Turkey coal mine tragegy
An injured miner is carried into a hospital in Soma, a district in Turkey's western province of ManisaReuters

A warehouse in the Turkish town of Soma which was built to stock melons has been turned into a makeshift morgue as the bodies of victims from the coal mine tragedy continue to pile up.

Turkish authorities are braced for worse news from the town in the western province of Manisa, as the death toll has increased to 201, while hundreds of miners remain trapped.

"The mining accident that we have seen at this private facility today is truly a workplace murder of the highest degree. We are currently faced with the worst workplace murder in the country's history," said Çetin Uygur, former chief of the miners' union Maden-İş.

Rescuers are racing against time and efforts to save the trapped miners are "reaching a critical stage", said Energy Minister Taner Yildiz.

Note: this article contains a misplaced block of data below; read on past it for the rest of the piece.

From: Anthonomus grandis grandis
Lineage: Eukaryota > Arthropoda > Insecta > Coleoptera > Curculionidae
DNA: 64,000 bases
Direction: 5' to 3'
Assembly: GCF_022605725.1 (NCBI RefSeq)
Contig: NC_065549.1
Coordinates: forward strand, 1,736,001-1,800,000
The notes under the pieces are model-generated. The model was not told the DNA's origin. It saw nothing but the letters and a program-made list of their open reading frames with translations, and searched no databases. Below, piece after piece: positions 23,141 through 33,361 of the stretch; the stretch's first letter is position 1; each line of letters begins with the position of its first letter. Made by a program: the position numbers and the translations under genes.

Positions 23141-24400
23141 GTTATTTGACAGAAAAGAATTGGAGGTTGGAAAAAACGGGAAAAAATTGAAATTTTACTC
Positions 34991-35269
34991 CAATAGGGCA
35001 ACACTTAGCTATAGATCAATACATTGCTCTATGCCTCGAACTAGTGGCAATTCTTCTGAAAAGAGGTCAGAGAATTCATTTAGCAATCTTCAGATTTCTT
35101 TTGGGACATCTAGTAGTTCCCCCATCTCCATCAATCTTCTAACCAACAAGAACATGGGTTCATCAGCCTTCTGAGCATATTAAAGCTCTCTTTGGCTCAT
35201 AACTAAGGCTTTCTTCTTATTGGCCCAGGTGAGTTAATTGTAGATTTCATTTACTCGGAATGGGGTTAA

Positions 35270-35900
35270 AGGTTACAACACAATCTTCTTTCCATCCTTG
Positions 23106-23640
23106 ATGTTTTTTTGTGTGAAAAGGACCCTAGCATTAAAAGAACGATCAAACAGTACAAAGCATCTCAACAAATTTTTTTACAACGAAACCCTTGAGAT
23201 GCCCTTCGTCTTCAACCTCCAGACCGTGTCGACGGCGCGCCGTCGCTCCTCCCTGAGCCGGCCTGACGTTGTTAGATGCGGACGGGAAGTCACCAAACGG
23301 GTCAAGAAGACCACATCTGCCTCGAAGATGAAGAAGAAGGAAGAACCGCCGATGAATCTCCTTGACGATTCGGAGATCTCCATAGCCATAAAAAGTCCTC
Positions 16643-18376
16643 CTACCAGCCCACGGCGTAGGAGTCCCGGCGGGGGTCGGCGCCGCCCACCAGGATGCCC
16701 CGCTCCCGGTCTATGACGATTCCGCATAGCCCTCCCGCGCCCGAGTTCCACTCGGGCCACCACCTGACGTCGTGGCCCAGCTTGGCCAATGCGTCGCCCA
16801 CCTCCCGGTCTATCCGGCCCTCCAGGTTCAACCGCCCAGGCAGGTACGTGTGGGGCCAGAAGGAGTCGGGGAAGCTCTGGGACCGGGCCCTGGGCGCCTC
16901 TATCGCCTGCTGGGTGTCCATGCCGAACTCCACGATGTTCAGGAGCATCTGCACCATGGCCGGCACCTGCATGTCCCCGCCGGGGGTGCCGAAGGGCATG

He said: "Time is working against us. We fear that the numbers could rise further. We have to finish this [rescue operation] by dawn. I have to say that our pain, our trouble could increase."

Outside the mine's entrance, eager onlookers are cheering whenever rescuers bring out workers alive. Scores of ambulances, including one air ambulance, are on the scene ferrying the dead and injured victims away.

Officials have erected temporary fences outside the Soma state hospital in order to keep the swelling mob away.

The owners of the mine, SOMA Kömür İşletmeleri A.Ş said the disaster occurred despite the "highest safety measures and constant controls."

The firm said: "Our main priority is to get our workers out so that they may be reunited with their loved ones."

The power transformer is believed to have exploded following an electric fault which set the mine on fire. There were about 787 miners underground when the inferno broke out.

Prime Minister Recep Tayyip Erdoğan has cancelled his scheduled trip to Albania and is set to visit Soma.